As investors and fund managers move to dress up their respective portfolios, the end of the year offers little insight into near-term expectations.
The prevailing theory claims that stock sales in December, whether for tax reasons or to make year-end stock holdings look stellar in upcoming annual reports, will lead to bargain prices in the following month and produce what has been euphemistically called the “January Effect”.
According to this theory, if the S&P 500 rises for the first five trading days of the year, then there is an 87 per cent probability that the entire year will show a positive gain. This scenario has repeated itself 33 out of the last 38 times.
Failures were primarily during war-related years, but the average annual gain recorded was 14 per cent.
This impressive track record has subsided in recent periods due to recessionary downturns and more tax-sheltered investment vehicles being employed in the marketplace.
Will 2013 be another banner year for the January Effect? Most financial markets are busy with year-end cleanups but the one very liquid market that refuses to buckle under to ‘window dressing’ machinations is the foreign exchange market. Volume may be down, as in other markets, but the technical signals tend to more dependable, free from the yearend ‘noise’ witnessed in most others. What is the Euro telling us about the month to come?
Let’s begin with an annotated chart. The diagram may appear overly complex with an abundance of technical notations displayed, but the process entails looking for a number of correlations that either confirm or deny your overall hypothesis.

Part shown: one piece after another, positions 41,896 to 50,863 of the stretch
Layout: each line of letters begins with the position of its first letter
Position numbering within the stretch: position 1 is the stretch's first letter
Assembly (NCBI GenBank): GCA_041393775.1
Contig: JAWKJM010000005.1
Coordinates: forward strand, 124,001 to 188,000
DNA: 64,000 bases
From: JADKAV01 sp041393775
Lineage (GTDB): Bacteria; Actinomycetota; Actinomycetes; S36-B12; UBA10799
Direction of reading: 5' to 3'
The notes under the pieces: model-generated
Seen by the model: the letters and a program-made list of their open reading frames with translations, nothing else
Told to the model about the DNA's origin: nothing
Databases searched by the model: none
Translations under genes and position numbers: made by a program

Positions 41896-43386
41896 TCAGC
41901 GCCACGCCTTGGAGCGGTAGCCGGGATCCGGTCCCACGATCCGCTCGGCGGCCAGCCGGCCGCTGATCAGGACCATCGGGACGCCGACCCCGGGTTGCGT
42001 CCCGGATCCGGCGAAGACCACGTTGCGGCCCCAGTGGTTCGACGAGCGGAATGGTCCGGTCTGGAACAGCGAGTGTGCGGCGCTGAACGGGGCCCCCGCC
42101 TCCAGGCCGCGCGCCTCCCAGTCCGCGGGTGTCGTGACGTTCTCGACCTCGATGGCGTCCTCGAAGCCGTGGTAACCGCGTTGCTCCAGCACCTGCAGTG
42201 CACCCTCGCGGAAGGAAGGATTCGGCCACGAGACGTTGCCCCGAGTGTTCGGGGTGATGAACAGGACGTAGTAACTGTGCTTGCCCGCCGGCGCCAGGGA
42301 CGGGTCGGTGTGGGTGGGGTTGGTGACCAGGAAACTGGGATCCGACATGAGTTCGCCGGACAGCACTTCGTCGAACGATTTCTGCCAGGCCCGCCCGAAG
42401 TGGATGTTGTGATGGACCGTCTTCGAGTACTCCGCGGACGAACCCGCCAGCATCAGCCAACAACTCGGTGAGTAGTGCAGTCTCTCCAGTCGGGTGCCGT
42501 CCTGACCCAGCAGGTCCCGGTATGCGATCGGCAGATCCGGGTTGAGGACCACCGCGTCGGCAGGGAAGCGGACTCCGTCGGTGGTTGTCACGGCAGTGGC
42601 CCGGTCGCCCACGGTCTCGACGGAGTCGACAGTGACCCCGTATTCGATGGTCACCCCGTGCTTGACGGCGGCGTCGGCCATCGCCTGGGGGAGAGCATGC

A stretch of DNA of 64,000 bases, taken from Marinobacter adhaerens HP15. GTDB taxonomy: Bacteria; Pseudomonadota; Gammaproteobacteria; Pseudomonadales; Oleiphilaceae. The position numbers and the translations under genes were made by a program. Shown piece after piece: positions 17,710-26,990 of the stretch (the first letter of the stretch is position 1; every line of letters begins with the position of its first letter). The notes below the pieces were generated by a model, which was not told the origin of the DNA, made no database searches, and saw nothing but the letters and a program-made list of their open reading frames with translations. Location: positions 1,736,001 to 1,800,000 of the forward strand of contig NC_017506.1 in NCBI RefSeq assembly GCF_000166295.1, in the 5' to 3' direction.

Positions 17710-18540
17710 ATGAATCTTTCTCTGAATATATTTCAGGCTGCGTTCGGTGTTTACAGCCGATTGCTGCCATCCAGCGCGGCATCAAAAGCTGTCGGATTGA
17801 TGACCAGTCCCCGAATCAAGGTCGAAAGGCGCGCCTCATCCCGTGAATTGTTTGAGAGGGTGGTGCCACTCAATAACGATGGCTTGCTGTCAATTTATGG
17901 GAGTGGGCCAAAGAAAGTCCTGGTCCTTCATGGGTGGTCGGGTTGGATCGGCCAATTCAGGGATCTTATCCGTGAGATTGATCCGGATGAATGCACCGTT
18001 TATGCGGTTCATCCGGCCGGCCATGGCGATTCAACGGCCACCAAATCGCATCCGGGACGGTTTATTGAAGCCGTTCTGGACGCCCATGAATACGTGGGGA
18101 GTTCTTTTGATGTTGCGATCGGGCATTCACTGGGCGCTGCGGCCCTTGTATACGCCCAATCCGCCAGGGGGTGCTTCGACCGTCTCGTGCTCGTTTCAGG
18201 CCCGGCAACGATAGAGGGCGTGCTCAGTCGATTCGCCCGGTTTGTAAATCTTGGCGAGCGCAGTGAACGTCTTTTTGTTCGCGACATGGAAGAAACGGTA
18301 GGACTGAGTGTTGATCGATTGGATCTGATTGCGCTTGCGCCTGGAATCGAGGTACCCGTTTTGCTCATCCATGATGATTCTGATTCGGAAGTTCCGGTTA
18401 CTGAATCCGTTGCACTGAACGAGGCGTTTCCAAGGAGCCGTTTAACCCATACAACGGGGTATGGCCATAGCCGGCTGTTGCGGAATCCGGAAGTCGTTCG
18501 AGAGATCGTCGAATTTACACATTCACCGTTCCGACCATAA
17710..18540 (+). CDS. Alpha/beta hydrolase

In this example, we are looking at the past four months of daily pricing behaviour for the “EUR/USD” currency pair, the most heavily traded major forex pairing.
Fundamentals may move markets, but technical data reveals the current state-of-mind of the trading community, whether it pertains to large banks, major hedge funds or the individual retail forex trader.
Here are a few insights from the above information:
The Euro successfully broke through a downward channel of resistance back at the end of August, when European finance ministers eased pressure on Spanish and Italian bond markets.
This “euphoria” ended when $1.315 was reached, a formidable resistance level. The “Lumps of Coal” downturn followed, but a new “Santa Rally” ensued, once US presidential elections were completed and another Greek bailout programme was finalised.
The general trend of the market has been up for the period depicted. The “Ascending Triangle” formation also lends credence to the speculation that more upward pressure exists, portending a potential January rally.
Technical indicators presented on the bottom of the chart, however, are signalling an “overbought” condition. The 200-Day EMA also acts like a magnet that must be reckoned with in the near term.
The conclusion is that the market is poised for another rally. The odds may be roughly stated as “60/40” at this point. Some analysts are suggesting that the market has factored in a successful conclusion to “fiscal cliff” negotiations in the United States, the reason for the rising action. If no deal is forthcoming, a severe drop may be in order for stocks. The dollar would strengthen, and the Euro would fall, as a result.
What is the opposite of the “January Effect”? A bad January has traditionally been a bad omen for stocks. A down January has led to a new “bear” market or a flat ranging period in some cases. An average decline of 13 per cent for the remainder of the year follows January under these conditions.
Time will tell which scenario is imminent, but the Euro is leaning forward at the moment.